If you have your interest in photography or cinematography, you might be aware of the different tips and tricks out there that you can use to make your images or videos more powerful. Cinematic effects in a video add so much more value and meaning to a shot. This blog post covers a shot technique known as the 'Shallow Focus' or 'Shallow Depth of Field'.
What is Shallow Depth of Field?
The Shallow focus is one of the most commonly used techniques in filming. This happens when there is a narrow or thin depth of field. It can sound a little confusing, but if you're well aware of aperture's functions and depth of field, it'll be relatively simpler to understand and finally master.
Aperture is the lens setting that impacts the depth of field because it controls the opening and closing of the lens. What is depth of field? It's the area of the image that appears sharp in front and behind the main subject. Essentially, the depth of field refers to how blurry or sharp the area around your subjects appears on the camera. Increasing the aperture or decreasing the f-stop can help to achieve the shallow depth of field. Sometimes, we can also achieve this effect by changing the camera's distance and the subject and adjusting the focal length accordingly.
If the camera is closer to the subject in question, parts of the image will be blurred, resulting in a smaller depth of field, or narrower area of focus. Similarly, a longer focal length, can also create background blur. - StudioBinder
Another thing to bear in mind while trying to achieve shallow focus is that the more we increase our aperture, the more light enters the lens - which means, you might have to play with your ISO and/or shutter speed to make sure your image isn't too bright. The closer your subject is to the camera, the shallower your depth of field will be - because this creates a blur in the background and allows more focus on your subject.
For better shallow focus, if you have a longer lens, you have yourself an advantage. Longer lenses allow shallower depth of field. If your camera can interchange lenses, 85mm is a long enough lens for capturing shots with shallow focus.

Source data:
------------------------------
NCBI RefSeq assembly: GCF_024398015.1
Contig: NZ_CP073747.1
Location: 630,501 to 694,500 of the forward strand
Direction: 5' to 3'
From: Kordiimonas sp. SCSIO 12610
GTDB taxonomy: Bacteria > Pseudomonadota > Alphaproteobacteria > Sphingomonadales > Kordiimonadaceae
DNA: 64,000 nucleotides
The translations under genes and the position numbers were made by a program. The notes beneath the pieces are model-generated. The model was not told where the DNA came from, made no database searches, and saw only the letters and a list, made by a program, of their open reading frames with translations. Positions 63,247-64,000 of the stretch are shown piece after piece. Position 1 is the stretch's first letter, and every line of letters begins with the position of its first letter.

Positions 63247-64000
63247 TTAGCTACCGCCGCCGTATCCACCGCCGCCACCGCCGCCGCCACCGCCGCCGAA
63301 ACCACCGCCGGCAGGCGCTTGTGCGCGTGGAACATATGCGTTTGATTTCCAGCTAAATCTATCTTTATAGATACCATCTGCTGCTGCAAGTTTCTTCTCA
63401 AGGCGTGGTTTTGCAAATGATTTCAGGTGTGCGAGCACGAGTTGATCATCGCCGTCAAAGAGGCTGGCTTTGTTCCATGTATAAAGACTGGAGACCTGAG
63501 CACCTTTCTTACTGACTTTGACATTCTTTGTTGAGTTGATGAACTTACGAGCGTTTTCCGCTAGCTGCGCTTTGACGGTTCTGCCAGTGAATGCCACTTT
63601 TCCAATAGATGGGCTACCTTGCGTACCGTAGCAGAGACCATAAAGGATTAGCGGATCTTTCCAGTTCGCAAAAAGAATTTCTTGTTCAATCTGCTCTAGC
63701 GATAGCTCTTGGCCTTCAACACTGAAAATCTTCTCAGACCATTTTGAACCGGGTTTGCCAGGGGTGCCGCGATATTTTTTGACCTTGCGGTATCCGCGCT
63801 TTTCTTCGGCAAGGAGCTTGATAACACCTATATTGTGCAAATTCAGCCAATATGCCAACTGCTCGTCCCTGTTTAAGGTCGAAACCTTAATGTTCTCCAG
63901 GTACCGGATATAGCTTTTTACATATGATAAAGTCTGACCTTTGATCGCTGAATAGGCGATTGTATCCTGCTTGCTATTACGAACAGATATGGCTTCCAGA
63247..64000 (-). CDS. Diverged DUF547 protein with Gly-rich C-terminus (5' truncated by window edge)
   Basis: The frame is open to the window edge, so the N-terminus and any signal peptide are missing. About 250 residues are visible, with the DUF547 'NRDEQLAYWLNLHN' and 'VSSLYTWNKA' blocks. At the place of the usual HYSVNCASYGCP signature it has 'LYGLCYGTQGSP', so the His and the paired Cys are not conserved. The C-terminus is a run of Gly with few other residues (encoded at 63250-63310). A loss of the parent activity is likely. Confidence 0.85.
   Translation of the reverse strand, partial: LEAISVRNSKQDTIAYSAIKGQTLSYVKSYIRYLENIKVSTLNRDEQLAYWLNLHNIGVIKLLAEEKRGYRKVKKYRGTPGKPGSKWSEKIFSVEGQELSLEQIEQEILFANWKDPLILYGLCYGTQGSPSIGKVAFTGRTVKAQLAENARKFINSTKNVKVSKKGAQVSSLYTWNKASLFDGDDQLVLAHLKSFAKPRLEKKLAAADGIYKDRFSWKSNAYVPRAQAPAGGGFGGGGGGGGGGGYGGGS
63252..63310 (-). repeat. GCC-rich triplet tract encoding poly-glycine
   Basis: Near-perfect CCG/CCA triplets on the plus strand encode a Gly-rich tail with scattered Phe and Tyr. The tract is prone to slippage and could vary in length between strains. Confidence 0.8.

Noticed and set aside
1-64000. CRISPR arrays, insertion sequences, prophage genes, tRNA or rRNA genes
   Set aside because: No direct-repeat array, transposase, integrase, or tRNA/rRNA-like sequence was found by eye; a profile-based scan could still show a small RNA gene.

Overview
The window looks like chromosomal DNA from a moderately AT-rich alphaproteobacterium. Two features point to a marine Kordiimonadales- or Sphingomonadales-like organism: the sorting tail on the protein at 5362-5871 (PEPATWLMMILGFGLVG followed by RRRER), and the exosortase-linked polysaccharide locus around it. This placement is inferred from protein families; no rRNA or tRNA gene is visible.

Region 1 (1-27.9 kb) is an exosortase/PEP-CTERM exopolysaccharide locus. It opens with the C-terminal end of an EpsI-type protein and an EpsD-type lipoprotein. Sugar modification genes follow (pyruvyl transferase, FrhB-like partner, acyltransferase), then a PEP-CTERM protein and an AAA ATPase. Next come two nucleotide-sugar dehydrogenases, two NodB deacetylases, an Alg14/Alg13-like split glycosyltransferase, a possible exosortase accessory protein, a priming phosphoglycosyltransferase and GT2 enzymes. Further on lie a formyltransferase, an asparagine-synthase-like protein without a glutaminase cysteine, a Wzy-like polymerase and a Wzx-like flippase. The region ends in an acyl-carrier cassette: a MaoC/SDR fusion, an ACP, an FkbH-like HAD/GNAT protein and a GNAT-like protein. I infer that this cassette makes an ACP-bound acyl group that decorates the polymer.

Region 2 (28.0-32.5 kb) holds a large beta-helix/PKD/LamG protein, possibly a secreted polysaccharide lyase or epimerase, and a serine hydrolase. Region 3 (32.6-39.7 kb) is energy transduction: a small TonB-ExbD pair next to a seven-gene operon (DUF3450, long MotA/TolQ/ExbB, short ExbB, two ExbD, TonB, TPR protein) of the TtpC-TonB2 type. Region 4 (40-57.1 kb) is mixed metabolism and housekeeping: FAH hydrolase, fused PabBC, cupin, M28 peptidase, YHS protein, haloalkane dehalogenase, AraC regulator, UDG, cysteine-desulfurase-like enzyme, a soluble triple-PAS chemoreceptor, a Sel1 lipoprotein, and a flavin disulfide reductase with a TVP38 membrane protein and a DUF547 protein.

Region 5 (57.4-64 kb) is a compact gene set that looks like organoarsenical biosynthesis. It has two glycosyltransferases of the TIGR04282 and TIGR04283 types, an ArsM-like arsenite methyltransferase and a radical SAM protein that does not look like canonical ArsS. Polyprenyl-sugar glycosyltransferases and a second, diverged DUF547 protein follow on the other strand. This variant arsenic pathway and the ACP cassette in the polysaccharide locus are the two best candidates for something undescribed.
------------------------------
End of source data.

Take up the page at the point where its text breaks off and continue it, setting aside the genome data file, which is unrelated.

What is Shallow Depth of Field used for?
In cinematography, shallow depth of field is used for a variety of reasons like:
Keeping the foreground in focus
Creating focus around a single subject (as emphasis)
Also used to attract the audience towards a particular element in a scene or setting by bringing it to clear focus.
Film-makers tend to use this shot to make something stand out. Usually, this shot is seen when a director of the film emphasizes a particular aesthetic or character in the setting. When the aesthetics of a specific subject are the most primary focus of the shot, we get to experience the shallow depth of field shot's uses.
We want viewers to be attracted to the object or subject as opposed to anywhere else on the scene. This is very prominent for an interview, so it's important to understand how to frame an interview. - StudioBinder
It's a beautiful technique that helps explain to the audience an essential part of the shot. When you highlight one point in the image and softly blur the rest of the composition, we can add weight to the shot.
I use shallow depth of field to isolate my subject from the background and the foreground. It helps me drive the viewers' eyes to my subjects and gives me better control that absolutely helps my storytelling. Plus I also use it for beauty product shots because I can achieve the cinematic sweet bokeh look that is creamy and eye-candy-ish for the viewer. - Jasem Al Muhanna, Director, Cinemagic.
At Cinemagic, we believe that motion pictures have the power to humanize, educate, promote, and do so much more.